I started out in a family through no action of my own. I was doted on as the precious daughter. Family encouraged my playful spirit, comforted my despondencies, schooled me in knowledge general and esoteric. My experience leads me to believe that the desire to create family is inborn and blessed.

Friendships formed a new kind of family for me; intimate friendships added lifetime family as well as lifetime losses and abandonments. I went to my 10th high school reunion, so long ago, and marveled at how many names I remembered from the past. Friendships of the passing nature whose long faded wisps were neither mourned nor particularly noticed. I still have a pointy, hurty place in my heart for friend once close, gradually distant, then torn away without agreement or even discussion.

You are my density![*] [Back to the Future: George McFly]

As I gained more intimacy in my relationships, I built around myself lasting family. The world right now is mired in controversy over governmental and church recognition of marriages, and peripherally adoptions. Words, labels, even defining activities: these are shadows that shred themselves against the pointy, irregular surface, diamond hard realness of family and love and connection itself.

A family produces its own culture, including a shared language and humor. When a facial expression, body pose, single word, phrase or nonsense sound can conjure smiles, giggles or chortles, that’s family. When all the shared history together rises up in a bubble of joyful reminder of one bit of common experience. And some of the best of times are when we share the back stories and movies and books with new members of our family, surrounding them with the family culture, as well as extending the culture with the new stories to come.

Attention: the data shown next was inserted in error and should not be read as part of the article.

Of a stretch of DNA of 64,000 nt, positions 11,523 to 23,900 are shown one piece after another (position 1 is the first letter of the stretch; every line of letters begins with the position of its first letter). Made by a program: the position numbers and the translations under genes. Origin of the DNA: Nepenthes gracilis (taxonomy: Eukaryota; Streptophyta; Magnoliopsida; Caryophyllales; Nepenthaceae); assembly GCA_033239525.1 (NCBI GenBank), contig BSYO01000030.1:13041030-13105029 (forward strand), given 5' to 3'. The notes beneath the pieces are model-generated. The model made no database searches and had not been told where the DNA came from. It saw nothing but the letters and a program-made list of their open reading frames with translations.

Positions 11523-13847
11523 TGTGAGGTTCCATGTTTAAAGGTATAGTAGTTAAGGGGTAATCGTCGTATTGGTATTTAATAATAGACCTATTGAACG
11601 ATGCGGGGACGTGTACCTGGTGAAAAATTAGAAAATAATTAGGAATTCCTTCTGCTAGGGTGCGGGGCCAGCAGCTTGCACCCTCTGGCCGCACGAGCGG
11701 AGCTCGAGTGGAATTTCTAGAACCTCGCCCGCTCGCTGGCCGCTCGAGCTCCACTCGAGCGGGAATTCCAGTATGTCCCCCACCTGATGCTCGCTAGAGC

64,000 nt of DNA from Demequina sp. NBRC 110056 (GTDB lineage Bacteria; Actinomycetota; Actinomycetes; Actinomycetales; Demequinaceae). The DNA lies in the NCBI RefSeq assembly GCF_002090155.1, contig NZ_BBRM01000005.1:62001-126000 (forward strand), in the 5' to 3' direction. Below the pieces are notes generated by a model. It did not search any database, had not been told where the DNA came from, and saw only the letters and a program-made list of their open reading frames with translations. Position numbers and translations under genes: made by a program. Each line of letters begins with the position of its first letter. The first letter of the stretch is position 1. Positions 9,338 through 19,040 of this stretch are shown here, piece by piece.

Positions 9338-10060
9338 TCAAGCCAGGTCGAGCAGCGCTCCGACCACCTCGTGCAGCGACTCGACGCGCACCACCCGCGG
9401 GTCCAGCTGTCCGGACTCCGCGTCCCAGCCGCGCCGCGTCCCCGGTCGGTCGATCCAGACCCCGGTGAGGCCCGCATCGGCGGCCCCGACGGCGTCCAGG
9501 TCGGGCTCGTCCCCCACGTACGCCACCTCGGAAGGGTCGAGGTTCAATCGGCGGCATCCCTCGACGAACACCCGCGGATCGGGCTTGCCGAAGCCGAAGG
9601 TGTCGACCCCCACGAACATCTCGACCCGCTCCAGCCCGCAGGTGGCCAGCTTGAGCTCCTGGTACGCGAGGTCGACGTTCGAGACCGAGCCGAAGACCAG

I’m a ficus, I’m a ficus![*] [Quark]
Vr-ooom, vroom vroom vroom.[*] [An old meme that just dared you not to laugh.] Can you really keep a straight face? But, if you don’t have a shared experience in time or tale, you might just.

Shaka, when the walls fell.[*] [Next Gen: “Darmok”] I thought I loved anyone, everyone. Okay, at least anyone who loved me back. I regret so much of my part in my interactions with my in-laws. We lacked the shared culture, and I didn’t understand how to bridge that, how to understand and laugh with them. I didn’t think you'd like it, so I got you two.[*] [Matt’s mom, on giving him a pair of ties, meaning that she hoped he’d like at least one of them.]

Someday perhaps I’ll have the opportunity from the other direction. I might even be old enough now to laugh off my frustrations and learn not merely to tell stories, but to listen to stories. Not merely to listen, but to incorporate, to remember, to build a bridge. Initial sweetness is no sure sign of success. But maybe experience has finally drummed at least something into this thick skull.

Maybe in the future we’ll all go to Guma.[*] [The way Tigger used to pronounce Guam.] In the meantime, I’ll study up on Discovery Channel.[*] [Big Trouble: Henry DeSalvo]

This has been an entry for The Real LJ Idol writing competition: the Final Season, Topic 1 : Jayus.